$2.34m water supply upgrade

Houston will see an injection of $2.34 million into its infrastructure in the coming year.

Houston will see an injection of $2.34 million into its infrastructure in the coming year.

The federal, provincial and municipal government will each put in $780,000 that will go towards the refurbishment of a deteriorating water tower located off Mountainview Drive and a new water transmission line that promises to improve Houston’s water security.

“We’ll know that we have a tower that’s not going to fail,” chief administrative officer Michael Glavin said. “By having this tower, this extra line, if we ever lose our main water line, we have a back up water line. And that’s important because right now we don’t. So if we ever lost that water line, we’ll be isolated.”

“The other thing is our capacity for fire fighting. Right now, we don’t have the capacity because we only have the one tower.”

The funding will completely cover the cost of the refurbishment and it will also pay for new transmission lines.

“We’re going to go up to request for qualifications here, for consultants here, probably by the end of the summer, and we’ll probably design in the winter,” Glavin said.

Construction will start next spring and completion will arrive in early 2017, he added.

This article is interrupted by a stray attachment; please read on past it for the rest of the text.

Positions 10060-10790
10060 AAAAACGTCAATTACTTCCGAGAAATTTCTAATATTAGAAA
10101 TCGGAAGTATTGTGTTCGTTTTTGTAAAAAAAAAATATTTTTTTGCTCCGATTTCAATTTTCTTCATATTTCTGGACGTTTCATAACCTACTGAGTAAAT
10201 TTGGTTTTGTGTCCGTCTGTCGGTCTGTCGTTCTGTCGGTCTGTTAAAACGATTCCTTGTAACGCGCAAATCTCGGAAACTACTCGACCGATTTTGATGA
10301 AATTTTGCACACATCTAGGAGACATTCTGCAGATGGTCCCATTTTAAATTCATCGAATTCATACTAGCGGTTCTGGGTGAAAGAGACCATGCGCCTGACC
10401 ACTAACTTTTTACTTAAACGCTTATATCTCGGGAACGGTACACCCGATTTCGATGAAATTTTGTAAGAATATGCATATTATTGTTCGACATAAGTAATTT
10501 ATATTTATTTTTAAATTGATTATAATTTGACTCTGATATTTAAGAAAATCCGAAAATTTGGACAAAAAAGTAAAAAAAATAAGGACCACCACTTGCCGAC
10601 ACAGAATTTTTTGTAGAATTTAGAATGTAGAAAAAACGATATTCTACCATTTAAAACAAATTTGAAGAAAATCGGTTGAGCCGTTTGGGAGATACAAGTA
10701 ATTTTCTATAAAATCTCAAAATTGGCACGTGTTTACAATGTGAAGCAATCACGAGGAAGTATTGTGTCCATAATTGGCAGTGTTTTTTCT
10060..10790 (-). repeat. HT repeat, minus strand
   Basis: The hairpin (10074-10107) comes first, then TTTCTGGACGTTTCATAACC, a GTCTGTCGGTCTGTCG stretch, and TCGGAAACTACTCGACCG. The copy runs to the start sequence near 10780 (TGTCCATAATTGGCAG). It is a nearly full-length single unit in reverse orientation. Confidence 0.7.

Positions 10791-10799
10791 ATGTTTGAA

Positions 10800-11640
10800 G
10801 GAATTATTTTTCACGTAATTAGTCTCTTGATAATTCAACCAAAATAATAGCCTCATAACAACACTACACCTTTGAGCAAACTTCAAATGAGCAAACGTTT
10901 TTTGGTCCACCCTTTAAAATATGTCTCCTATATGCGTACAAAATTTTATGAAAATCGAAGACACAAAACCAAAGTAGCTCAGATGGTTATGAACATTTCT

At the council chambers on Friday, Nechako Lakes MLA John Rustad came to announce the funding put forth by both the federal and provincial government.

“It’s a need that was identified in the community as a high-need project and a high priority, and so I’m very pleased that we’ve been able to work together to deliver for Houston at this project,” Rustad said. “The federal government coming to the table really helps makes it possible for us to be able to provide these kinds of grants for communities.”

The water tower in question has seen rust and cracks developing. A 2012 report from Opus DaytonKnight suggested that the tower might have been built substandard.

Currently, the town uses the tower as a reserve for peak hour demands and for firefighting. Despite its deterioration, Glavin says the tower is still fully functional.

“We don’t anticipate any issues,” Glavin said.

 

 

 

 

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